WASHINGTON — John M. Galbraith, a retired Santa Barbara insurance company administrator, smoked from age 19, consuming countless cartons of Camels, Winstons and other brands over a span of five decades. On occasion, he tried but failed to break his three-pack-a-day habit, lawyers for his family say. Even when he was finally stricken with cancer and severe emphysema, his wife, Elayne, caught him slipping off his oxygen mask to drag on a cigarette.
Galbraith is dead now, and his widow and three children have brought a wrongful death lawsuit against R. J. Reynolds Tobacco Co., which made the cigarettes they say killed him. The fault lies with the company, according to the suit, for failing to adequately warn of the potentially lethal consequences of smoking.
Was Physically Addicted
Galbraith was not to blame, the suit says, because he was not fully aware of the risks and was physically addicted to cigarettes.
The suit, expected to be tried in Santa Barbara this fall, is part of a new wave of about 30 product-liability and personal injury actions awaiting trial throughout the country in search of millions of dollars in damages against tobacco companies in behalf of dead or dying smokers and their families.
Twenty years ago, few such actions were being filed--and most of them never reached trial, let alone a favorable verdict for the plaintiff. So far as is known, not one penny has been collected from a tobacco company from such an action, in or out of court.
Law, Attitude Shifts
But a stunning legal turnabout may be in the works in the wake of shifts in the law and in public attitudes toward smoking--along with steadily mounting scientific evidence linking cigarettes and disease. Even one successful suit could eventually have far-reaching impact on the $60-billion-a-year tobacco industry, authorities say.
"Holding tobacco company stock, right now, is risky," says UCLA law professor Gary T. Schwartz, an expert on product-liability law.
At this stage, sweeping verdicts for plaintiffs are unlikely, in Schwartz's view. The most promising kind of case, he says, would be built around a severely afflicted smoking victim who became addicted at a young age, before he could make a mature, reasoned decision to assume the risk of smoking. But even a narrow ruling for a plaintiff could gradually be broadened over the years in other cases, Schwartz notes, with potentially "devastating" effects on cigarette manufacturers.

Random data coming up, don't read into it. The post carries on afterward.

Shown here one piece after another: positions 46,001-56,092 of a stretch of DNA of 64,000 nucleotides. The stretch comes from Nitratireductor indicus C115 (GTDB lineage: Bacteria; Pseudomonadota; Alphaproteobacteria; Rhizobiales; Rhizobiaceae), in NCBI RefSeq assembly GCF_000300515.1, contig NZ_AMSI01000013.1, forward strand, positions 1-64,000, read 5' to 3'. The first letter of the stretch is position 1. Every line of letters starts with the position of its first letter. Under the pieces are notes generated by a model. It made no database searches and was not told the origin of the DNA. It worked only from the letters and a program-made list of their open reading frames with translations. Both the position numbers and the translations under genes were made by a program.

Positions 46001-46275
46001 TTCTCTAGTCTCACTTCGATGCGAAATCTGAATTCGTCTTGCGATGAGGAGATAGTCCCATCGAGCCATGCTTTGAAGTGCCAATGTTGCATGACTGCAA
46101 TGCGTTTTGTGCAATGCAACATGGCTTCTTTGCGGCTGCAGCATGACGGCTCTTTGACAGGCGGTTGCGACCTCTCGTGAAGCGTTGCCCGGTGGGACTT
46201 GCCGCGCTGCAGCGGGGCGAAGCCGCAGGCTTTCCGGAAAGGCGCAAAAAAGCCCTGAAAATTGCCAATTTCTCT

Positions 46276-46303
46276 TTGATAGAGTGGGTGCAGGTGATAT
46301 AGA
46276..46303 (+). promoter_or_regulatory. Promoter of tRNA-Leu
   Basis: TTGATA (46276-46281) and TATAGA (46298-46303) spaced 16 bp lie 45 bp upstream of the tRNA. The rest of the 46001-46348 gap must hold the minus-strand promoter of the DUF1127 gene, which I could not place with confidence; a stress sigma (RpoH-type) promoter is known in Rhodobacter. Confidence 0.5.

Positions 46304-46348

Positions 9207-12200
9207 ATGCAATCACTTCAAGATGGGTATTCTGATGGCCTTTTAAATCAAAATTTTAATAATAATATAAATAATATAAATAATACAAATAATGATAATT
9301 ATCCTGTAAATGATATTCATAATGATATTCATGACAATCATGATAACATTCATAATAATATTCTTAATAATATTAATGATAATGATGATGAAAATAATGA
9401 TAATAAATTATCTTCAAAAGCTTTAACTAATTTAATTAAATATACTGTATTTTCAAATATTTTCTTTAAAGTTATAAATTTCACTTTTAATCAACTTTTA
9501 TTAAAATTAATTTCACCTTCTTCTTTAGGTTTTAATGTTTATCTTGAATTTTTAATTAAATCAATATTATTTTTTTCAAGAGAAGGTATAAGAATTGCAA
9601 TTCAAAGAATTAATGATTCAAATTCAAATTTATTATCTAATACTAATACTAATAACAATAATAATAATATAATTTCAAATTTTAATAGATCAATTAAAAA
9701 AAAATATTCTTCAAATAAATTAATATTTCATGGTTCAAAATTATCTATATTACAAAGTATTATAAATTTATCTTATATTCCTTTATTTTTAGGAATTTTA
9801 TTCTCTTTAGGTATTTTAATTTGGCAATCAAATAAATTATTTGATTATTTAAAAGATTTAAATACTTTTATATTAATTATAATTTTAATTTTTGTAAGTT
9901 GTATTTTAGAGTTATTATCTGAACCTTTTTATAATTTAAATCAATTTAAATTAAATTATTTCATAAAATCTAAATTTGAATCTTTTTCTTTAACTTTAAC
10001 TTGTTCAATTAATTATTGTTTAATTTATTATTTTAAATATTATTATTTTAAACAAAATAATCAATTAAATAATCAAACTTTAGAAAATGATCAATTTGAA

The tobacco industry, fighting back with batteries of lawyers, steadfastly maintains that there is still no conclusively established connection between cigarettes and disease. And in any event, it says, persons who smoke do so freely and thus assume any risk involved. Beyond that, industry spokesmen are saying little about their strategy or the potential impact of the upcoming courtroom battles.
"These claims are really not new--but some attorneys, for one reason or another, think that now's the time to bring them up again," says Alan Byrn of the Washington-based Tobacco Institute. "We don't have any idea what the outcome will be."
In the past, courts generally took the view that smokers voluntarily assumed the risks of tobacco and that the companies could not be held liable when there was doubt about the connection between smoking and disease.
But over the years, courts throughout the nation have grown steadily more receptive to all kinds of product-liability actions. Under the doctrine of "strict liability," plaintiffs can collect damages for injuries suffered from a dangerous product even if the manufacturer was not negligent. And in some instances, even a warning by the manufacturer may not be sufficient to deter liability if the warning fails to cite specific risks.
Faulty Product Claims
Tens of thousands of suits are being brought by persons claiming they were injured by a wide range of faulty products--asbestos, drugs, birth-control devices and dangerous toys, among others. Many are winning damage awards or favorable settlements out of court.
Meanwhile, the scientific evidence continues to grow implicating cigarettes as the cause of illness and death from cancer, heart disease and chronic obstructive lung disease such as bronchitis and emphysema.
Last year, Surgeon General C. Everett Koop asserted that cigarette smoking, as the "chief single avoidable cause of death in our society," was responsible for 350,000 fatalities a year from such maladies.
Dr. William Pollin, director of the National Institute of Drug Abuse, last fall called tobacco a "powerfully addictive drug," citing new evidence indicating tobacco is more addictive than either alcohol or heroin.
The changing legal climate and mounting medical evidence are combining with new public awareness of the hazards of smoking to make this the ideal time for a new high-powered campaign against tobacco companies, anti-smoking forces believe.